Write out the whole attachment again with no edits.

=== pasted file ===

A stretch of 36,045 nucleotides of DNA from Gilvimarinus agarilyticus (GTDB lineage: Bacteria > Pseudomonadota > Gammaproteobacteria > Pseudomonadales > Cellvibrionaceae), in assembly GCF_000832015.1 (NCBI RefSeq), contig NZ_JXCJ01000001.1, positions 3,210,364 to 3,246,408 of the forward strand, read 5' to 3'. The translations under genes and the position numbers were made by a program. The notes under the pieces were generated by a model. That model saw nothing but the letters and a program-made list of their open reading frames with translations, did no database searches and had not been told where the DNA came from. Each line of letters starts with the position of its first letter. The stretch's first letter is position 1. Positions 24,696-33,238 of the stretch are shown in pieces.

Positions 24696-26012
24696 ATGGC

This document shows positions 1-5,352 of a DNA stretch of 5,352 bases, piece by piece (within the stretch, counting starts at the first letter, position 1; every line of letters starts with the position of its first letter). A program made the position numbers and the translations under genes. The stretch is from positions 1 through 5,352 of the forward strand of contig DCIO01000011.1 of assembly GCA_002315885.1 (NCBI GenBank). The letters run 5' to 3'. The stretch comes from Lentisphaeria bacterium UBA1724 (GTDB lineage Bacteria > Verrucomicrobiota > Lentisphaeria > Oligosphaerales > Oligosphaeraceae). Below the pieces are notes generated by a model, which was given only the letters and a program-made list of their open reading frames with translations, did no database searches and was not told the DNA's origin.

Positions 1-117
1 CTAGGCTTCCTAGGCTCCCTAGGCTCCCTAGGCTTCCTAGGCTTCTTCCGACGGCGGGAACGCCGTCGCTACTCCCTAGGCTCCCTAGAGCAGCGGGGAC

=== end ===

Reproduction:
A stretch of 36,045 nucleotides of DNA from Gilvimarinus agarilyticus (GTDB lineage: Bacteria > Pseudomonadota > Gammaproteobacteria > Pseudomonadales > Cellvibrionaceae), in assembly GCF_000832015.1 (NCBI RefSeq), contig NZ_JXCJ01000001.1, positions 3,210,364 to 3,246,408 of the forward strand, read 5' to 3'. The translations under genes and the position numbers were made by a program. The notes under the pieces were generated by a model. That model saw nothing but the letters and a program-made list of their open reading frames with translations, did no database searches and had not been told where the DNA came from. Each line of letters starts with the position of its first letter. The stretch's first letter is position 1. Positions 24,696-33,238 of the stretch are shown in pieces.

Positions 24696-26012
24696 ATGGC

This document shows positions 1-5,352 of a DNA stretch of 5,352 bases, piece by piece (within the stretch, counting starts at the first letter, position 1; every line of letters starts with the position of its first letter). A program made the position numbers and the translations under genes. The stretch is from positions 1 through 5,352 of the forward strand of contig DCIO01000011.1 of assembly GCA_002315885.1 (NCBI GenBank). The letters run 5' to 3'. The stretch comes from Lentisphaeria bacterium UBA1724 (GTDB lineage Bacteria > Verrucomicrobiota > Lentisphaeria > Oligosphaerales > Oligosphaeraceae). Below the pieces are notes generated by a model, which was given only the letters and a program-made list of their open reading frames with translations, did no database searches and was not told the DNA's origin.

Positions 1-117
1 CTAGGCTTCCTAGGCTCCCTAGGCTCCCTAGGCTTCCTAGGCTTCTTCCGACGGCGGGAACGCCGTCGCTACTCCCTAGGCTCCCTAGAGCAGCGGGGAC